We are moving past the World War II era now in our MLB Monday analyses, and this is the final column before we add Rookie of the Year awards to the weekly fun, too. Changes afoot as we move toward the final month of the craziest year on record (2020)!

On to the awards for this week …

1946 AL MVP: Ted Williams (original, confirmed)

This is an easy award to confirm: Boston won the AL pennant by 12 games over the Detroit Tigers, and Red Sox left fielder Ted Williams (10.6) led all AL position players by 3.5 WAR. His teammate, shortstop Johnny Pesky, was the next-closest player.

The Splendid Splinter led his peers in runs (142), walks (156), on-base percentage (.497), slugging percentage (.667), OPS (1.164), and total bases (343) while hitting .342 with 38 home runs and 123 RBI—impressive after a few years of service in the war flying fighter planes for the U.S. Army.

This is Williams’ third MVP Award from us (1941, 1942). We suspect there may be a few more of them ahead.

1946 NL MVP: Stan Musial (original, confirmed)

While not quite as dominant as Williams, St. Louis Cardinals first baseman Stan Musial (9.2) topped his league in WAR by 2.6 over Eddie Stanky, the Brooklyn Dodgers second baseman. The Cards also won the NL pennant by 2 games over Brooklyn, so every ounce of Musial’s value mattered.

Stan the Man posted league-best marks in runs (124), hits (228), doubles (50), triples (20), batting average (.365), SLG (.587), OPS (1.021), and TB (366). He added 16 HRs and 103 RBI to that stat line as well.

This also is Musial’s third MVP Award in our books (1943, 1944). There will be more of them here, as well.

1946 AL Cy Young: Hal Newhouser

Cleveland Indians legend Bob Feller topped the AL pitching ranks with 10.0 WAR, but his team finished under .500 on the year and 36 games out of first place. Rapid Robert was the best pitcher (26 wins, 36 complete games, 10 shutouts, and 348 strikeouts), but he was not the most valuable one.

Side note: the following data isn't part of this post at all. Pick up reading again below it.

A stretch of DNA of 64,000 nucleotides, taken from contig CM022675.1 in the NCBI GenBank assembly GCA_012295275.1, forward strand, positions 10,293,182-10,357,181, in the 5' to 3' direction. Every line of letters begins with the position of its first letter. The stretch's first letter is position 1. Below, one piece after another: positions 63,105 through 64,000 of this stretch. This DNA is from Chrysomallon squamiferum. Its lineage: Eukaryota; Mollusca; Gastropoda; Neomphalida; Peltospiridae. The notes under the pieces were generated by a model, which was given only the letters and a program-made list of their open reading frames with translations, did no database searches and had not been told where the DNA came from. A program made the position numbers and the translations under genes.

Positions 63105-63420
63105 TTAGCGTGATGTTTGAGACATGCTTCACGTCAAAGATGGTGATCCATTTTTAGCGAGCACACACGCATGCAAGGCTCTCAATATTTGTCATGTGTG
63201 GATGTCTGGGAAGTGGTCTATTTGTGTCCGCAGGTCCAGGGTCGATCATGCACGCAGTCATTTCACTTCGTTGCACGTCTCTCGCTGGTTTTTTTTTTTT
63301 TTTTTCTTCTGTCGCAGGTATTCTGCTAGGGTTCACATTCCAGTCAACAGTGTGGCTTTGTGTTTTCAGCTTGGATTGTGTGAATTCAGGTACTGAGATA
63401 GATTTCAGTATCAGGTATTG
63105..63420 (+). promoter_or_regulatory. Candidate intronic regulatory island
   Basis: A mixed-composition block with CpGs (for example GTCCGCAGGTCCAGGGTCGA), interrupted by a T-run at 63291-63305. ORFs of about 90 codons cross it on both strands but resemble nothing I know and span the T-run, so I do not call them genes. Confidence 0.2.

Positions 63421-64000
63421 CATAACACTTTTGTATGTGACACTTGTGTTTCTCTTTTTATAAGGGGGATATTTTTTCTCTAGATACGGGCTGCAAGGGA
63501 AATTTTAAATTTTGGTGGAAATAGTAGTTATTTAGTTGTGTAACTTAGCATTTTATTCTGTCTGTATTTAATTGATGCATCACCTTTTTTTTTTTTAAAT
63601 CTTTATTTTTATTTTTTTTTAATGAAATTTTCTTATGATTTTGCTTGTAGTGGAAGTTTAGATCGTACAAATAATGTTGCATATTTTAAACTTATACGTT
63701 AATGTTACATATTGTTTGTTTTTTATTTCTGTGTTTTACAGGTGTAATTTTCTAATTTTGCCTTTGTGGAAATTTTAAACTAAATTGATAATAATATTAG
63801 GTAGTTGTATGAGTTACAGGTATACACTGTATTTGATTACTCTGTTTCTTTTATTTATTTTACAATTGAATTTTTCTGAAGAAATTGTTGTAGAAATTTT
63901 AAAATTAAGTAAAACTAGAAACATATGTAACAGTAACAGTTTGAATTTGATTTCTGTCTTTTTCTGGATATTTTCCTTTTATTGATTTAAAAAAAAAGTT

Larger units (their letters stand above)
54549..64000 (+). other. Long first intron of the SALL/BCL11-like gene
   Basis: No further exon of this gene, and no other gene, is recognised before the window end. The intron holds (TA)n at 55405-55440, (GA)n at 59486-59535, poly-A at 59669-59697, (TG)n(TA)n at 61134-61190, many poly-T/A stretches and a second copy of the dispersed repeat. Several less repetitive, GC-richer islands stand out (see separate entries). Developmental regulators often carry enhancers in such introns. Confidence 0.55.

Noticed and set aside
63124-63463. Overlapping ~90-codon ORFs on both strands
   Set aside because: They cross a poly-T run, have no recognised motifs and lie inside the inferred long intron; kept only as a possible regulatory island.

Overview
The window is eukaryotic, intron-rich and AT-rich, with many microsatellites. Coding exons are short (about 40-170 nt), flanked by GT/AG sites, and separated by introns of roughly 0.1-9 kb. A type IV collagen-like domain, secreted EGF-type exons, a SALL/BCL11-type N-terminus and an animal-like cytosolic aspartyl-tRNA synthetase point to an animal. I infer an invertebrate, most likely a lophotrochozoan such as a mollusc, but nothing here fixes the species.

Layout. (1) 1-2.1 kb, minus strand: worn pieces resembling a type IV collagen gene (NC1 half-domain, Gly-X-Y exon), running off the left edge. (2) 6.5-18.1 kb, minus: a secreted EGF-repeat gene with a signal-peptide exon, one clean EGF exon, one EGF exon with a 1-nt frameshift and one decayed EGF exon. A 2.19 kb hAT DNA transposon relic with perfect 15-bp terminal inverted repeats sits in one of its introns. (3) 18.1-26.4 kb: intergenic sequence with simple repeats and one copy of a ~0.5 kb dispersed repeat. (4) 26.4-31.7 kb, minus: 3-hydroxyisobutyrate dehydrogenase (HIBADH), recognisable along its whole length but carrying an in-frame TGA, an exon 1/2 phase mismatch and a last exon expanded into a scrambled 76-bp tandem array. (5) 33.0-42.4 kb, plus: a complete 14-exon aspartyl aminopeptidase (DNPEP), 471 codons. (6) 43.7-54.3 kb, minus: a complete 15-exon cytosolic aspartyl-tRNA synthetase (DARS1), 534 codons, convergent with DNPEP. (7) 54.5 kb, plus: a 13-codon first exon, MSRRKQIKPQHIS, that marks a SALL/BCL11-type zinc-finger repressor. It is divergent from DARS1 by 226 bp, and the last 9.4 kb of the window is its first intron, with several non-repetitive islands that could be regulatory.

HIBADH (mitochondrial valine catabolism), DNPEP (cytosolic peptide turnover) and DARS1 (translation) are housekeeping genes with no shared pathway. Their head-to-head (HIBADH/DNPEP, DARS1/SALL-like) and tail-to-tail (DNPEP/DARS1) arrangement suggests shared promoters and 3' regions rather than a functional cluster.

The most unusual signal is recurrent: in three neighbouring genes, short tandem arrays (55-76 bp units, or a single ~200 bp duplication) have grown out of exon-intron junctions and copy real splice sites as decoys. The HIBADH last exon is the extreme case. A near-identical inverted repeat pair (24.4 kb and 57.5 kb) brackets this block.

That honor goes to Tigers ace Hal Newhouser again: His 9.6 WAR was right behind Feller’s mark, and his team finished in second place, thanks to his league-leading numbers in wins (26), ERA (1.94), and WHIP (1.069). He also struck out 275 batters in 292 2/3 innings.

1946 NL Cy Young: Howie Pollet

Boston Braves star Johnny Sain was the best pitcher in terms of WAR (7.2), but his team finished 15.5 games behind the Cardinals. Meanwhile, St. Louis workhorse Howie Pollet was second in WAR (6.8). This makes him a wee bit more valuable, since the “quality’ gap wasn’t significant.

Pollet actually topped the NL in wins (21), ERA (2.10), and IP (266), while Sain was the best in the circuit for complete games (24) only. It could be argued that Pollet was still the better pitcher, despite the WAR bloat for Sain due to his 265 IP on a fourth-place team.

Check in every Monday for our MLB awards historical analysis on The Daily McPlay!